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Prenatal vitamins lower autism risk, Israeli study suggests

by  /  10 January 2018
pregnant mother sitting with a glass of water touching belly
Supplement source: In many countries, processed foods such as orange juice are routinely fortified with vitamins important for brain development.

BSIP / Getty Images

Women who take folic acid or other vitamins before or during pregnancy decrease their chances of having a child with autism, suggests a study published last week1. But some experts are skeptical that the vitamins provide this protective effect.

Vitamins — and in particular vitamin B9, or folic acid — are critical for the development of the brain and nervous system, so doctors recommend that pregnant women take them regularly.

The link between vitamins and autism risk is less clear. A 2013 study of about 85,000 children in Norway revealed that women who reported taking folic acid before or in early pregnancy had a decreased risk of having a child with autism2. But in a 2016 study, Danish researchers said they did not find any link between prenatal folic acid or multivitamin supplements and autism risk in about 35,000 children3.

The new findings reinforce the idea that prenatal vitamins are associated with a lower risk of autism, says lead investigator Stephen Levine, associate professor of community mental health at the University of Haifa in Israel.

However, women who took the supplements one to two years before becoming pregnant also showed this same protective effect.

“This suggests that this is not really a causal association during pregnancy,” says Brian Lee, associate professor of epidemiology and biostatistics at Drexel University in Philadelphia, who was not involved in the study. “It kind of leads you to raise an eyebrow about what these associations really mean.”

For instance, he says, women who take vitamin supplements may be health-conscious in other ways that lower their chances of having a child with autism.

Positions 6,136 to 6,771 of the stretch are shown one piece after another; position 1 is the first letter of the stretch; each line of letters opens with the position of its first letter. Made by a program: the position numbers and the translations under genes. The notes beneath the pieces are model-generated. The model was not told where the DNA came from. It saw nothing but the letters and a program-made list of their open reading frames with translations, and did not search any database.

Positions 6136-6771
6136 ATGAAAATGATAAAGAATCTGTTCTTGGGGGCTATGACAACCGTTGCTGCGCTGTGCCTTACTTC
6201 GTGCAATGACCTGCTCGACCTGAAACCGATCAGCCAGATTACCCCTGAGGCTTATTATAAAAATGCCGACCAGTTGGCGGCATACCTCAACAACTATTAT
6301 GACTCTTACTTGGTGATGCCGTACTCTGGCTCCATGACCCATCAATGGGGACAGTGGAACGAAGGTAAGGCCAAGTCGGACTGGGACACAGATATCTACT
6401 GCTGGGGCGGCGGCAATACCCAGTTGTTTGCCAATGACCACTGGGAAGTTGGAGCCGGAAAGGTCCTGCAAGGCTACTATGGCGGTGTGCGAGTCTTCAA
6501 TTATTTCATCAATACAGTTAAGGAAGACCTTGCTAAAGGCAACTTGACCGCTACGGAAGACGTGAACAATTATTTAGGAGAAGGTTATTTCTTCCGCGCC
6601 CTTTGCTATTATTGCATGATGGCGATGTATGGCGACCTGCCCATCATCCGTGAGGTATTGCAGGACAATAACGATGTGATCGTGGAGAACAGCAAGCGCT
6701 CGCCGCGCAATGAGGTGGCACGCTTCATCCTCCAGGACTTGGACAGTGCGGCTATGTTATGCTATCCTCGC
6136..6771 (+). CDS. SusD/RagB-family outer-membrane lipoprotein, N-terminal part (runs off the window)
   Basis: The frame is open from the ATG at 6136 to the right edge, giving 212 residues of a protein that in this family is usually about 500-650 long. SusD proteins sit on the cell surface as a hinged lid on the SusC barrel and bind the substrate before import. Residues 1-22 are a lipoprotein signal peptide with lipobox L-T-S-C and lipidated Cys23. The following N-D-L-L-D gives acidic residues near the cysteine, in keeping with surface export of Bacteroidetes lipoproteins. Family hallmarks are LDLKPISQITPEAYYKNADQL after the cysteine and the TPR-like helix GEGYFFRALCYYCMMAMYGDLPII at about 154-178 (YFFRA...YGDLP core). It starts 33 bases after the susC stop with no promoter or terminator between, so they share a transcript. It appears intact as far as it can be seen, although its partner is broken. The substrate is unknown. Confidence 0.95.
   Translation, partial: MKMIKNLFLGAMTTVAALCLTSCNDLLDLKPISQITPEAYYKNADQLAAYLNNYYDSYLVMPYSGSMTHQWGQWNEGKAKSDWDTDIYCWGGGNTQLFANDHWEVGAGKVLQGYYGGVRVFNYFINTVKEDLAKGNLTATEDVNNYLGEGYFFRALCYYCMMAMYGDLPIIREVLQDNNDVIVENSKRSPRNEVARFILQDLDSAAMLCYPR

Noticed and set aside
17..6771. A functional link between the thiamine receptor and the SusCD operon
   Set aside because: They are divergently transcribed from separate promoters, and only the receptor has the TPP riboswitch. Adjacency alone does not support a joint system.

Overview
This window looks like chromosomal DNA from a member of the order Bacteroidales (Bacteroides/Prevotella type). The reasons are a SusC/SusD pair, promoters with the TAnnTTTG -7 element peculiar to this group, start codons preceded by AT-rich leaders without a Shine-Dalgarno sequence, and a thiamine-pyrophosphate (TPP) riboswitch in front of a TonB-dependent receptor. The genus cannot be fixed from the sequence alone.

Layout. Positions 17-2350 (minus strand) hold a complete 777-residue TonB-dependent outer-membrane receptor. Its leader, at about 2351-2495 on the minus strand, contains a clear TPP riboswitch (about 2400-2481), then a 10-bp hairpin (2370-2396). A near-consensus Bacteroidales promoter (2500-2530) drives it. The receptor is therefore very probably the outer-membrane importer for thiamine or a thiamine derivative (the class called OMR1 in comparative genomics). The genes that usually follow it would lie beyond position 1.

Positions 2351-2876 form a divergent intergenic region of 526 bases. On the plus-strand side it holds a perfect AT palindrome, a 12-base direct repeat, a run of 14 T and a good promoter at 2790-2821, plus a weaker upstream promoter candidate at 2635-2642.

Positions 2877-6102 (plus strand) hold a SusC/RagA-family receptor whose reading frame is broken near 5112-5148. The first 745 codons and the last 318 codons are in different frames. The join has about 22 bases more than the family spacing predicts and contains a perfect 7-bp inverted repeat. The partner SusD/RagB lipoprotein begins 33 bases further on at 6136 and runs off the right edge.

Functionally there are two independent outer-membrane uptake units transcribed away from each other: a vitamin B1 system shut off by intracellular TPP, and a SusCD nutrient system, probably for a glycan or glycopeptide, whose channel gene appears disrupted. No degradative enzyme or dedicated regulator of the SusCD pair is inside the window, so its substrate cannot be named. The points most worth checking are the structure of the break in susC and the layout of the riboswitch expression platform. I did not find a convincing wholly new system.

Because the study was observational, it cannot be used to draw causal relationships between prenatal vitamins and autism risk. The study, which is based on more than 45,000 children in Israel, was published 3 January in JAMA Psychiatry.

Supplement survey:

Levine and his colleagues surveyed the records of women and children who received medical services from Meuhedet, a large healthcare provider in Israel. (The records indicate which women were prescribed supplements, but do not reveal whether the women actually took the pills.) They focused on 45,300 children born between January 2003 and December 2007; 572 of them, or 1.3 percent, have a diagnosis of autism.

The mothers of 62 children with autism and 11,855 controls took either folic acid alone, a multivitamin supplement or both up to two years before pregnancy. (Most multivitamins in the United States include folic acid, but it’s unclear which nutrients these supplements contained.) And the mothers of 108 children with autism and 21,776 controls took the supplements during pregnancy. (There is some overlap between these groups.)

The researchers controlled for differences in the children’s sex, birth year and socioeconomic status. They also accounted for the mother’s and father’s age at childbirth, the number of other children in the family and any history of psychiatric conditions in either parent.

Women who took the supplements at any time before pregnancy had a 61 percent lower chance, and those who took the supplements during pregnancy a 73 percent lower chance, of having a child with autism than women who did not take the vitamins in those time periods.

Women who took the vitamins at least four weeks before conception and up to the eighth week of pregnancy — a key period for the formation of the brain and spinal cord — had a 60 percent lower risk of having a child with autism.

Because Israel does not routinely fortify certain foods with folic acid, the researchers could accurately assess the amount of folic acid the women received.

One strength of the study is its reliance on prescription records rather than asking women to recall vitamin use, as many previous studies have, says Heather Volk, assistant professor of mental health at Johns Hopkins University in Baltimore, who was not involved in the study.

However, the researchers could not verify that the women took their supplements as prescribed, and could not rule out whether some women took over-the-counter supplements with unknown ingredients.


References:
  1. Levine S.Z. et al. JAMA Psychiatry Epub ahead of print (2018) PubMed
  2. Surén P. et al. JAMA 309, 570-577 (2013) PubMed
  3. Virk J. et al. Autism 20, 710-718 (2016) PubMed
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